You are enough–just as you are

Women, you ARE worthy!
Women, you ARE worthy!

“You are imperfect, you are wired for struggle, but you are worthy of love and belonging.” -Brené Brown, The Gifts of Imperfection

Dear women,

In the spring of 2014, I broke up with the only boyfriend I had ever had. We dated for three and a half years, and while I knew separating was for the best, it didn’t make the transition any less painful.

I kept asking myself, “How did I not love him enough? What could I have done differently? How am I not enough for him?

Too soon after my breakup, I found myself attracted to someone who ultimately was only interested in having sex with me. When I rejected him, he never spoke to me again. I was outraged that to him I wasn’t even worth spending time or having a conversation with.

No. Not a chance. I refuse to accept that.

It is easy to fall into thinking that you aren’t enough when people reject you whether that be a friend, a love interest, a family member, or especially yourself. Please, believe me when I say that you are enough. You always have been, and you always will be.

The hardest part of accepting you are enough is blocking out all the things telling you that you aren’t.

Honestly, it is a challenge for me to not want to fix every imperfect part of my body; to see my best friend have three majors, know five languages, go to college for free and not feel unaccomplished; or to have my brother tell me that every single thing about me is annoying and not want to sob my eyes out.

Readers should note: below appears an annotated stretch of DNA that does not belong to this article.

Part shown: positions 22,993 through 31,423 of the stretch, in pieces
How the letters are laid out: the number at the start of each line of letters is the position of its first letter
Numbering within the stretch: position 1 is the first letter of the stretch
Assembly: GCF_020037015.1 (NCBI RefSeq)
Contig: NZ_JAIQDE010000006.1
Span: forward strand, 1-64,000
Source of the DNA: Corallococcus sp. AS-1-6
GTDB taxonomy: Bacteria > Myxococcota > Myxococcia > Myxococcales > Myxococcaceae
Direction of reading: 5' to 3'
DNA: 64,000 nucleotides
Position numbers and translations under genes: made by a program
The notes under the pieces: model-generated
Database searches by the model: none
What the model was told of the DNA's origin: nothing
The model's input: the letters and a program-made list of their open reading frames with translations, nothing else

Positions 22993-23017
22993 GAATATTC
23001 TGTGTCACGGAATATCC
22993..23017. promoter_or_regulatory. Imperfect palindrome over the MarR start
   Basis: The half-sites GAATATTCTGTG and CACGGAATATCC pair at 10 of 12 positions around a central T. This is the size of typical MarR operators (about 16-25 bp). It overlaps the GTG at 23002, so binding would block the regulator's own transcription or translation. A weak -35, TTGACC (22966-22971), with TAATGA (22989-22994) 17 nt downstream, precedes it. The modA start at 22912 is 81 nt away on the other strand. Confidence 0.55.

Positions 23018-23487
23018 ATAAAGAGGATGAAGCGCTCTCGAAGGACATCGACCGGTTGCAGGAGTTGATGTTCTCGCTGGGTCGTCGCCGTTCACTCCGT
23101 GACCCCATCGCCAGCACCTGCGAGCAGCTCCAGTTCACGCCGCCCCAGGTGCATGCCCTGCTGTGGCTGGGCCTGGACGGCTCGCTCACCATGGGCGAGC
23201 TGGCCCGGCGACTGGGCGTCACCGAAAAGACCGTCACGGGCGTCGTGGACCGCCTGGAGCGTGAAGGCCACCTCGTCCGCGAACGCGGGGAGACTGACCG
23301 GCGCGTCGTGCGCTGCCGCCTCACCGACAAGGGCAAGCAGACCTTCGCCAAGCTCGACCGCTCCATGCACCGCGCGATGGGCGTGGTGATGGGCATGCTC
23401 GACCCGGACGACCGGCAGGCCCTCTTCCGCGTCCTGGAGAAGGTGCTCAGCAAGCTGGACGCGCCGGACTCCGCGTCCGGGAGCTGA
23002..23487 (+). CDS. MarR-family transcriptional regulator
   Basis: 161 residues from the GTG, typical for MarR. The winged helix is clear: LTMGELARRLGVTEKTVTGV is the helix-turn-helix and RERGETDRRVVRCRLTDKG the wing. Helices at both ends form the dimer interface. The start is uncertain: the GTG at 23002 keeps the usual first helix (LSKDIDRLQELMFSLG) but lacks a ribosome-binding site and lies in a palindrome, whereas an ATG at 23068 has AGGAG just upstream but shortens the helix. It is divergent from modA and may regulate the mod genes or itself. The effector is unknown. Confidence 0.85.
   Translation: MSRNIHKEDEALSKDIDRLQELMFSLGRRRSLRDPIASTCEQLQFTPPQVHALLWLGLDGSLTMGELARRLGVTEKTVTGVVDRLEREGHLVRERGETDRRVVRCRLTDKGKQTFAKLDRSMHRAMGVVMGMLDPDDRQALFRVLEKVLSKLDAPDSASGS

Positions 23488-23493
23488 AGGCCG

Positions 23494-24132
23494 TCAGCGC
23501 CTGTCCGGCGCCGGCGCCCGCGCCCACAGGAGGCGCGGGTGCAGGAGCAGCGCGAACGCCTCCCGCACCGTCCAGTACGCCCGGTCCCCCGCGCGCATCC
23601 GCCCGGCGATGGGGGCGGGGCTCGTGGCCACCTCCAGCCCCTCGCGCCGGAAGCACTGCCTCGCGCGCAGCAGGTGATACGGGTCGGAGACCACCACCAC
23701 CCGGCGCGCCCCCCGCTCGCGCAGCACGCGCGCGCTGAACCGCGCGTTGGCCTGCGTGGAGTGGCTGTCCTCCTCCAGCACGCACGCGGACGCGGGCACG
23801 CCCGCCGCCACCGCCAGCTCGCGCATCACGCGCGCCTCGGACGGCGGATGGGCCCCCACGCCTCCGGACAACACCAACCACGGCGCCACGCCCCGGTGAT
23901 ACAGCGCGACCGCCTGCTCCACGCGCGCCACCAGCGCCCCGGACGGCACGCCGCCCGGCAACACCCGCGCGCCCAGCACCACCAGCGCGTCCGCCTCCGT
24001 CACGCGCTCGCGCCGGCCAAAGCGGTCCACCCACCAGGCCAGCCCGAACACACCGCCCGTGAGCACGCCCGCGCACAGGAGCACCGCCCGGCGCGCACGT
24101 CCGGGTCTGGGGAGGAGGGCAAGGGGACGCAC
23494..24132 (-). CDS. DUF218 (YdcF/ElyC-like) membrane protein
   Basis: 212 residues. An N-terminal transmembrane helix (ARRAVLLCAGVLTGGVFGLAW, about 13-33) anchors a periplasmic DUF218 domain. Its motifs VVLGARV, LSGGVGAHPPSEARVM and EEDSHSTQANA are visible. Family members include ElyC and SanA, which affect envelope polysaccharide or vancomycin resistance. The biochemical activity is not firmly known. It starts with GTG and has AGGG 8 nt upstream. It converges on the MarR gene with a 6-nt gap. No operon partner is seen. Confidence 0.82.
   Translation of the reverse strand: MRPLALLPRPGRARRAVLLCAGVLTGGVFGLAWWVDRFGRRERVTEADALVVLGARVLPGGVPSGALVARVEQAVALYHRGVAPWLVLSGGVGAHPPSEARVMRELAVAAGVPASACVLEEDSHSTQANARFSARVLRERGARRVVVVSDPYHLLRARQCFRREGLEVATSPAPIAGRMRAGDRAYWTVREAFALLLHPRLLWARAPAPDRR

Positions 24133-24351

What can you do to embrace who you are and completely believe that you deserve to be loved and to be accepted?

Try talking to yourself like you would talk to one of your friends—with compassion and understanding. Would you constantly tell a friend that she should lose the fat on her hips? If your friend just got dumped, would you tell her that she deserved it and would never find someone as good again? No! You would be a terrible friend. So what good is it going to do if we talk to ourselves like that? Psychologist Ethan Cross said that people are kinder to themselves when they talk to themselves using their name instead of I.

Ladies, you are worthy of someone who respects you enough to date you and not just sleep with you. You are worthy of friends who value and accept you. You are worthy of loving yourself despite being flawed, insecure, confused, scared, or broken. Don’t accept anything less.

Love,

Brenna

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Be vulnerable. Why not?

Dear women,

Why not? What is the worst that could happen?

Those are the phrases I have adopted in the past year, which have forced me to be courageous and have brought me connections and opportunities I wouldn’t have had otherwise. I’m not saying, “Let’s do heroin! What’s the worst that could happen?” I’m talking about pushing past fear and doing things you have always wanted to do, talking to new people, and being vulnerable.

Recently, I randomly walked up to someone whom I have wanted to meet for a long time and introduced myself. I couldn’t be worried that he would think I was dumb or weird and wouldn’t want to talk to me. I asked myself, “What’s the worst that could happen? He doesn’t talk to you? You already don’t talk to each other, so nothing would change.”